The site closes at 6. Dead on. Everybody out. That's the contract.

I've never worked in a school like it. Teachers need some extra time to plan? Maintenance work is overrunning? After school clubs? It's going to cost. Everything is detailed and billed to the school and it costs them a lot of extra money because it's 'outside the terms of the contract'. This is money being paid, by the government, to a large multi-national corporation which made generates over €20,000,000,000 (seriously, that is the correct number of 0s, I looked it up!) a year. Any wonder. Beginning to get a picture of how this doesn't benefit anyone?

What else does IT normally manage in schools? The MIS, a large central database which deals with the mass of student and staff information in modern schools - registration and attendance, exam grades, behaviour, dietary requirements, health and medication - another contract...

Perhaps the safety of the equipment - the industry standard PA testing (another ATM machine, this one... it's known as a PAT test) - yet another contract!

Printers? Completely outside our management. An outside company has a virtual print server sitting inside the network which manages printing and bills the school for leasing the hardware and supplies the toner and paper. It's an incredibly expensive contract - schools no longer function without large multi-function photocopiers in each of the five IT suites, main office, reprographics room (has two - but these are under ANOTHER contract) and staff room and a high capacity laser printer in every classroom and staff office.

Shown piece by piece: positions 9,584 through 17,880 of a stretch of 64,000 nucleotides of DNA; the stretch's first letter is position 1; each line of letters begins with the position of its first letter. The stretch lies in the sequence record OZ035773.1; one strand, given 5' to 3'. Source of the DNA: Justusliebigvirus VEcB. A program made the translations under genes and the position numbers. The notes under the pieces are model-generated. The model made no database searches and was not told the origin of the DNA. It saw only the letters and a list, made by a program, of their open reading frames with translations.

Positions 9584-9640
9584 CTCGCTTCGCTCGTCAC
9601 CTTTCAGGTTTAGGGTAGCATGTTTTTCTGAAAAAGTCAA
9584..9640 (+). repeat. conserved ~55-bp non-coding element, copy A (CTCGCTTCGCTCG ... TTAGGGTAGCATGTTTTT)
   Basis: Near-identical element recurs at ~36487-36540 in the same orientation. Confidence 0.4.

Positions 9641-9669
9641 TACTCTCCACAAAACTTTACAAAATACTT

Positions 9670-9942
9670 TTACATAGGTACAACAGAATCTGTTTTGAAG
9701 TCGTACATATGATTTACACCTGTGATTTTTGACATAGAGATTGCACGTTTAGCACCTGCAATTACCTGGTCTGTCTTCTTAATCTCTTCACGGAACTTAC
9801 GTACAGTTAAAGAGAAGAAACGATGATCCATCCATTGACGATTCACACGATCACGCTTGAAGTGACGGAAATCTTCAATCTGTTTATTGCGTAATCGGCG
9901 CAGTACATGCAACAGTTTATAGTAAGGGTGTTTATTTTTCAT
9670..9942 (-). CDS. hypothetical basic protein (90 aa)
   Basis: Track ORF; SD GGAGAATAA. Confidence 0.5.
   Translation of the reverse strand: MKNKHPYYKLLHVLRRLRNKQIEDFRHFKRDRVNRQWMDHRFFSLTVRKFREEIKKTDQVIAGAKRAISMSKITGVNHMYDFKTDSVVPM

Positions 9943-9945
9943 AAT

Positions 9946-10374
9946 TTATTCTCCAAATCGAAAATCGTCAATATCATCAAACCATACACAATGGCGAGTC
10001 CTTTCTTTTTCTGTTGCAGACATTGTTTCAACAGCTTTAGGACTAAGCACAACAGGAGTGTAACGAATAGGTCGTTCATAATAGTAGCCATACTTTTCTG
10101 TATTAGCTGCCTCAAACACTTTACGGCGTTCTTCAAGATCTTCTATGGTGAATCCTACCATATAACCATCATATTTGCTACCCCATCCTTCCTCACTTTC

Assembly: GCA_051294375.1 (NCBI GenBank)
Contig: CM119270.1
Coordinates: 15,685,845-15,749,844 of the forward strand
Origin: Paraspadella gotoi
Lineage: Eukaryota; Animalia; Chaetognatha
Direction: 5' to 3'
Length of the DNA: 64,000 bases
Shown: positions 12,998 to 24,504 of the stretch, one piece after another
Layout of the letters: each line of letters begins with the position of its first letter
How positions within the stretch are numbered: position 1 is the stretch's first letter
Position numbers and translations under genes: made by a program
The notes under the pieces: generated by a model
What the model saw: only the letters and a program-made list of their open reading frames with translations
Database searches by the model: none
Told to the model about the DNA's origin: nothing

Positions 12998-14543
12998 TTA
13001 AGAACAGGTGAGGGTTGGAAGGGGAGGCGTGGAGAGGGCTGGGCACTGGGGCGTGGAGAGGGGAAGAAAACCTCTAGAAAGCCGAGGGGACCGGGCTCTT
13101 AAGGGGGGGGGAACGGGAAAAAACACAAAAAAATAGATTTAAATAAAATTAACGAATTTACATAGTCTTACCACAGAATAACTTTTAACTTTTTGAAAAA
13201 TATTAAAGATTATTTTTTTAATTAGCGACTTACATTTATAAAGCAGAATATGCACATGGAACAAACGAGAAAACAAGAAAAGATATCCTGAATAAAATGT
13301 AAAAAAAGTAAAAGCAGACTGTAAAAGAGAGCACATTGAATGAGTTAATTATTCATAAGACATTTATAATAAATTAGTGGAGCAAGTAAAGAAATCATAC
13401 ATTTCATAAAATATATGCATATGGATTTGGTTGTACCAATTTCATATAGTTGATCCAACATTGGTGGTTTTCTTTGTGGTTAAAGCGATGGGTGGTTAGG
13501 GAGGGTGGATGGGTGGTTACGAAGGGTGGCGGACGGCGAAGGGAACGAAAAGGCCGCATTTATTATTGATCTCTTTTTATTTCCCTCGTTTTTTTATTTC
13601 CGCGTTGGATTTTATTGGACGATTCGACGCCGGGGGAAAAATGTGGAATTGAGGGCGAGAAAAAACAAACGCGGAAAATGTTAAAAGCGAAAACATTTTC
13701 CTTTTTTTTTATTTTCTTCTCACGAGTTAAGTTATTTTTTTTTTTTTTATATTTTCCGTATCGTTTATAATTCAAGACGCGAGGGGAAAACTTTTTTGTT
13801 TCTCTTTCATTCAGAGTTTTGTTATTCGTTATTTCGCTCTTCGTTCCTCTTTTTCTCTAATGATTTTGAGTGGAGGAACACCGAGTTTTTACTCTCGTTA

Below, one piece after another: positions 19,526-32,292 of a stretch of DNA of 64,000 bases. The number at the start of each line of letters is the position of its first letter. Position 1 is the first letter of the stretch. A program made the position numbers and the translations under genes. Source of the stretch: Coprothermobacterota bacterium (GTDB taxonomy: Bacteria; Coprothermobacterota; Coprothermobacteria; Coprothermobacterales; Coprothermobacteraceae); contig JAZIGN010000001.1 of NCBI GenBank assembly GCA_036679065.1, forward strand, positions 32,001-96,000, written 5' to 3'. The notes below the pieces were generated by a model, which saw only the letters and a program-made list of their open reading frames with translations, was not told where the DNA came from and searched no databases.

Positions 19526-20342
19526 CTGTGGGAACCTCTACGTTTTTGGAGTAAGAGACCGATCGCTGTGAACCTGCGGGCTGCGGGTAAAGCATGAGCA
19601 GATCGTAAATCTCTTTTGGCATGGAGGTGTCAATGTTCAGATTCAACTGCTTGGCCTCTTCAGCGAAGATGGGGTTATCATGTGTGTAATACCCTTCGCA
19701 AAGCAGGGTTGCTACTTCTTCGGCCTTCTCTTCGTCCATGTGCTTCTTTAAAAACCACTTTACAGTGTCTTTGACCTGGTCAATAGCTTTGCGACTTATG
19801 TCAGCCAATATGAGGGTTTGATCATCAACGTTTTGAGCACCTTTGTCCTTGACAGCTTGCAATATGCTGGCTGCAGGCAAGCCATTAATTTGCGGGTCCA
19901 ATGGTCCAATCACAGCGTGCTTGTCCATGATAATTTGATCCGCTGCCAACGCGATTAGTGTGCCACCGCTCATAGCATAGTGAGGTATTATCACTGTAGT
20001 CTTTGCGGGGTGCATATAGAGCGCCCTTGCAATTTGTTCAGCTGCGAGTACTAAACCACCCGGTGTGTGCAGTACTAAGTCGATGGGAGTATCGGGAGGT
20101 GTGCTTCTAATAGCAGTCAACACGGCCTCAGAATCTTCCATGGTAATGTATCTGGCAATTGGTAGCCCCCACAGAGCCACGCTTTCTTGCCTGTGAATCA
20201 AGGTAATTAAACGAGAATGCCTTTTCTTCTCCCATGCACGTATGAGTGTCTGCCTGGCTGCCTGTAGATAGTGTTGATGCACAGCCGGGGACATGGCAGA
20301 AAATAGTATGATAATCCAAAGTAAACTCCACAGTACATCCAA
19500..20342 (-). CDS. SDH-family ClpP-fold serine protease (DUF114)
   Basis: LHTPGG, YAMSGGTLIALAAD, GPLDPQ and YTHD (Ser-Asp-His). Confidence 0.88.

However, something incredibly strange happens when the toner runs out. Take this in and try not to explode with the way that our government is shovelling money into a Fortune Global 500 company. When a toner runs low the school is automatically billed for the cost of a replacement (at their contracted rate), it is shipped and placed into storage so that there is always a stock of toner in the school for every printer. This is in spite of the fact that there are only two models. Crazy? This is what then happens when it runs out. The member of staff alerts the central helpdesk (call centre) and they raise a job to the company I am contracting for who accept and then bill the company for picking the toner up off a shelf, walking the two or three minutes to the classroom or office, lifting the lid, removing the old and installing the new. The cost? £50.

£50 to install a toner.

As my colleague so rightly pointed out upon learning this, 'Someone is definitely raking it in'. 

The coffee and water machines? They're a subcontractor.

The grass, trees and shrubs? Another.

So, I do my best. I work as hard as I can on what I'm allowed to but constantly find that I walk a fine line of not stepping over the parameters of the strict contracts in place. Gone is the flexibility. Gone are the interesting projects and collaborations with other departments. The staff in each area of support are there to perform a set of basic functions.

I used to run the Breakfast Club in the mornings. I used to help out with Science Club after school. Interested and interesting teachers (you know who you are, Jim, Graham...) would come to me with ideas and projects and we'd use the resources available to make things happen. I wouldn't look at them like a shifty builder or mechanic, shoot a glance and declare, 'Oooh. That's gonna cost ya!'. This is what I'm observing and it sucks.

I'm not the only one in this position and that's simply not good for the school.

Too many cooks...

Too many fingers in pies...

I've seen how broken it all is, from the inside, and I want to cry.


  1. Do we know the names at the top of the tree?

    1. Yes. I decided not to name and shame. They're one of the biggest.